“The Post-COVID Era”: Challenges in the Treatment of Substance Use Disorder (SUD) After the Pandemic
Citizens affected by substance use disorders are high-risk populations for both SARS-CoV-2 infection and COVID-19-related mortality. Relevant vulnerabilities to COVID-19 in people who suffer substance use disorders are described in previous communications. The COVID-19 pandemic offers a unique opportunity to reshape and update addiction treatment networks.
Renewed treatment systems should be based on these seven pillars: (1) telemedicine and digital solutions, (2) hospitalization at home, (3) consultation-liaison psychiatric and addiction services, (4) harm-reduction facilities, (5) person-centered care, (6) promote paid work to improve quality of life in people with substance use disorders, and (7) integrated addiction care. The three “best buys” of the World Health Organization (reduce availability, increase prices, and a ban on advertising) are still valid. Additionally, new strategies must be implemented to systematically deal with (a) fake news concerning legal and illegal drugs and (b) controversial scientific information.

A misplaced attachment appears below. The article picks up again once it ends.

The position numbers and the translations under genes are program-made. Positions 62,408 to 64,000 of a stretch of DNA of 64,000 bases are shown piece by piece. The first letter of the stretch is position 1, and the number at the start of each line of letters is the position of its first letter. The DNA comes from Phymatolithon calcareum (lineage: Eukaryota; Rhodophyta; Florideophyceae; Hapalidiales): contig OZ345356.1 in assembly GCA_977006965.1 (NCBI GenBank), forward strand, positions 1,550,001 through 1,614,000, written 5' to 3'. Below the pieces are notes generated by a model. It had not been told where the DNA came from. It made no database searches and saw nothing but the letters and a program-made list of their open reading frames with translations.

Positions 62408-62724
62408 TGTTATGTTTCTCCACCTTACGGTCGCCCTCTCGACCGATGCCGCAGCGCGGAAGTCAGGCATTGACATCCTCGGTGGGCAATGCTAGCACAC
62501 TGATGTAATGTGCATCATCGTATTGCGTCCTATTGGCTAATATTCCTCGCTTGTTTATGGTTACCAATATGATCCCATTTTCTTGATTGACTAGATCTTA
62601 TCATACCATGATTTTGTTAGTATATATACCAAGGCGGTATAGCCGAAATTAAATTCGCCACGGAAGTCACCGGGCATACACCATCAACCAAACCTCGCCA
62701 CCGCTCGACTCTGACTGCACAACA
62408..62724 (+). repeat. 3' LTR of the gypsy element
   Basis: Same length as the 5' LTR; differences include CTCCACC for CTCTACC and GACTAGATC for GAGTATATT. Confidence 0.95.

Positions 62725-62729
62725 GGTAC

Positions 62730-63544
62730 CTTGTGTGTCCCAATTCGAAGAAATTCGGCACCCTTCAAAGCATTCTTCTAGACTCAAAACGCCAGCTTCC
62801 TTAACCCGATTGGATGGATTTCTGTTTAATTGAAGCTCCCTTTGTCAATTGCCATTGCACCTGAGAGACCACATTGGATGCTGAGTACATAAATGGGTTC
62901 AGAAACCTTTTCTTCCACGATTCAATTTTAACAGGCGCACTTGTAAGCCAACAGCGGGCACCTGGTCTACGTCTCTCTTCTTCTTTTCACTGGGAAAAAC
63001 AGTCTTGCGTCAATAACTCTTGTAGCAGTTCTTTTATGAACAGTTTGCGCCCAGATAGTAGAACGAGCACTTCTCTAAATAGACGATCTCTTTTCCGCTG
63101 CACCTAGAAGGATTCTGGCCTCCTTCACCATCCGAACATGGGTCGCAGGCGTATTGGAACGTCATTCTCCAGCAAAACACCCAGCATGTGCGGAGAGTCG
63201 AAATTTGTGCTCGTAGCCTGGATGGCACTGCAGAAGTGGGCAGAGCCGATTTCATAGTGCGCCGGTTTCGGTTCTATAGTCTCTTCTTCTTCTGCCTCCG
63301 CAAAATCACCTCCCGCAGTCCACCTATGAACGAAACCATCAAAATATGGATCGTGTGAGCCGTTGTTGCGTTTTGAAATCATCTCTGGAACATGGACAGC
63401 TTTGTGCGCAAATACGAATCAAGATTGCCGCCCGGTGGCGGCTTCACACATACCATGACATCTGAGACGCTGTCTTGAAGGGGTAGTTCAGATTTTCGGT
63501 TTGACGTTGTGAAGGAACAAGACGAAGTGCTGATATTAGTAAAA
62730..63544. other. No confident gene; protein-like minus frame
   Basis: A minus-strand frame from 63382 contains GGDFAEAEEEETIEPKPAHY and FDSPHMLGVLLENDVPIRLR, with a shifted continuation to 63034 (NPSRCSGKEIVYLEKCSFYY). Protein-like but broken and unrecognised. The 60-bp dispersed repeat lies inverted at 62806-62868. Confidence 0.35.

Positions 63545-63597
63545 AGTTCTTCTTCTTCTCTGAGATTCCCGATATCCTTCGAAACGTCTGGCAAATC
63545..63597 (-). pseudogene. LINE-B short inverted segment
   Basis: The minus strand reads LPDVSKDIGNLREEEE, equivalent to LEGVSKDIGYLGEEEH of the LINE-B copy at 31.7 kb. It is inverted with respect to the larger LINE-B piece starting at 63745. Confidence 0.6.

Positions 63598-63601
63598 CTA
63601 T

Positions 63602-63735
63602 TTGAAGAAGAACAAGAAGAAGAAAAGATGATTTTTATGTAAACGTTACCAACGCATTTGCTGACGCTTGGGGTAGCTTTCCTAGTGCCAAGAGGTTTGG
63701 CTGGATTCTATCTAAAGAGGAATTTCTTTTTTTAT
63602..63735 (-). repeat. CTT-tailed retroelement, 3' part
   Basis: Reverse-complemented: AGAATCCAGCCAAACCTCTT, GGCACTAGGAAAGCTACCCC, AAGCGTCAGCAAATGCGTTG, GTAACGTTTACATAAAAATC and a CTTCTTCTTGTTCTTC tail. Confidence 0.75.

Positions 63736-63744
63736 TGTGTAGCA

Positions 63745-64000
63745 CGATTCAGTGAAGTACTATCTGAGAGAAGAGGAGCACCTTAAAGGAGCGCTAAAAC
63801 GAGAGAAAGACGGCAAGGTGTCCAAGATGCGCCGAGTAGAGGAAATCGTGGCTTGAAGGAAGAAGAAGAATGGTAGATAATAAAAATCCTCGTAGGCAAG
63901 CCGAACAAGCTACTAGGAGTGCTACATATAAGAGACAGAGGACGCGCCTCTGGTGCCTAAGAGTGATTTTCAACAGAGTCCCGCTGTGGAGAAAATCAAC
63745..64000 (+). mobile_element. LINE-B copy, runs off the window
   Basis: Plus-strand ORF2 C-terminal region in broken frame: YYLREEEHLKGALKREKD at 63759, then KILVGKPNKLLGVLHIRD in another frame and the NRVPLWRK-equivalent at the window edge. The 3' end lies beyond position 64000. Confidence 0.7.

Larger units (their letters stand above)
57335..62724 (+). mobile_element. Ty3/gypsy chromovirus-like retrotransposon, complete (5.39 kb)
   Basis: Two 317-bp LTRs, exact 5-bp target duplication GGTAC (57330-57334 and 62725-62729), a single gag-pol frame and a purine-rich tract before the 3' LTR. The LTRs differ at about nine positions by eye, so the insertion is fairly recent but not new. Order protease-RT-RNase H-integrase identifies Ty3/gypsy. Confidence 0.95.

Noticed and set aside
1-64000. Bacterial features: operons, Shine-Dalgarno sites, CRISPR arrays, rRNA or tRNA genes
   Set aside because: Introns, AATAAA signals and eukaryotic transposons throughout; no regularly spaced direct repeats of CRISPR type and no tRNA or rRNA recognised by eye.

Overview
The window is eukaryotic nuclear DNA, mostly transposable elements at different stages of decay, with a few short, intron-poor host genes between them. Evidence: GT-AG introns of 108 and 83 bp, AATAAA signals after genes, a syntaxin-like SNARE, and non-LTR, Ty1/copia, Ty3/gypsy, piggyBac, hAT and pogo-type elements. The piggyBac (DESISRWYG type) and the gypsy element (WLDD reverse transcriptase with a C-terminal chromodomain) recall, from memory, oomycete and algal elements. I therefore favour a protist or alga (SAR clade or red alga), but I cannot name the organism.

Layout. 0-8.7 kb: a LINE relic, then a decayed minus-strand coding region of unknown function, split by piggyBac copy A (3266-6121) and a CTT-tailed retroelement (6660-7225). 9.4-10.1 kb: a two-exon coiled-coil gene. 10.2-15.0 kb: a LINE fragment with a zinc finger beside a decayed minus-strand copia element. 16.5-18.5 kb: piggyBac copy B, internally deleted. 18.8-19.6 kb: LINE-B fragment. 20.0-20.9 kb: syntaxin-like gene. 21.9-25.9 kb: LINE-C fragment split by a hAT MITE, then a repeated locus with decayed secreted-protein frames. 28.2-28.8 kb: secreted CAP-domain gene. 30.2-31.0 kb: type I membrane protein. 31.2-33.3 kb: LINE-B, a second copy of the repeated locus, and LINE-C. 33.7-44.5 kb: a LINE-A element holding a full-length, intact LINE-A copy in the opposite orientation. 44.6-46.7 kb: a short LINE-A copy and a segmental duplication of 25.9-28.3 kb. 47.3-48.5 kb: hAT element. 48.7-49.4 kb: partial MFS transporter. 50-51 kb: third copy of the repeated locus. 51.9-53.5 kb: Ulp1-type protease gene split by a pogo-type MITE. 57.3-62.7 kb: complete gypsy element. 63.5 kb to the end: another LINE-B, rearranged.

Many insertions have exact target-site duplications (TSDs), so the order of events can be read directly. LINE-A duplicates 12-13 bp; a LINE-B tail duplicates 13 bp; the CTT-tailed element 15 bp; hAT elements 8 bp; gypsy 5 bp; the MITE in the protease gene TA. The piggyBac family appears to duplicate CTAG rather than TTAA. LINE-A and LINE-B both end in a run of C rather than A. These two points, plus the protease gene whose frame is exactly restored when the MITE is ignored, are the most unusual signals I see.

The heroin pandemic four decades ago was the last time that addiction treatment systems were updated in many western countries. A revised and modernized addiction treatment network must include improved access to care, facilitated where appropriate by technology; more integrated care with addiction specialists supporting non-specialists; and reducing the stigma experienced by people with SUDs.